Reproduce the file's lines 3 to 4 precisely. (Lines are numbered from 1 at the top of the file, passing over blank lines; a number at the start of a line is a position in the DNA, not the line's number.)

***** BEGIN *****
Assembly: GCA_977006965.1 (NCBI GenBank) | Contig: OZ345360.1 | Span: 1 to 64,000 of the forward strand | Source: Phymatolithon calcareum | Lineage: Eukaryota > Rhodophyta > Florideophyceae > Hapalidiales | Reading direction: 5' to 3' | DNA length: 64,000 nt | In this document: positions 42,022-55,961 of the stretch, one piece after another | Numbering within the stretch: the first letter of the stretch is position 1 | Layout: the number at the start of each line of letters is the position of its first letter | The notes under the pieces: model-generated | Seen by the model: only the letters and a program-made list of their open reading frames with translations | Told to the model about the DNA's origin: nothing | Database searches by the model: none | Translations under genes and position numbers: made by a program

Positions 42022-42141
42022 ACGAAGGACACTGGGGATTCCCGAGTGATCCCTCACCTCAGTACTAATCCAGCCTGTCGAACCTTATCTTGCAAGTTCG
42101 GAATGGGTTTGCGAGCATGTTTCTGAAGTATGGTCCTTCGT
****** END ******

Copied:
42022 ACGAAGGACACTGGGGATTCCCGAGTGATCCCTCACCTCAGTACTAATCCAGCCTGTCGAACCTTATCTTGCAAGTTCG
42101 GAATGGGTTTGCGAGCATGTTTCTGAAGTATGGTCCTTCGT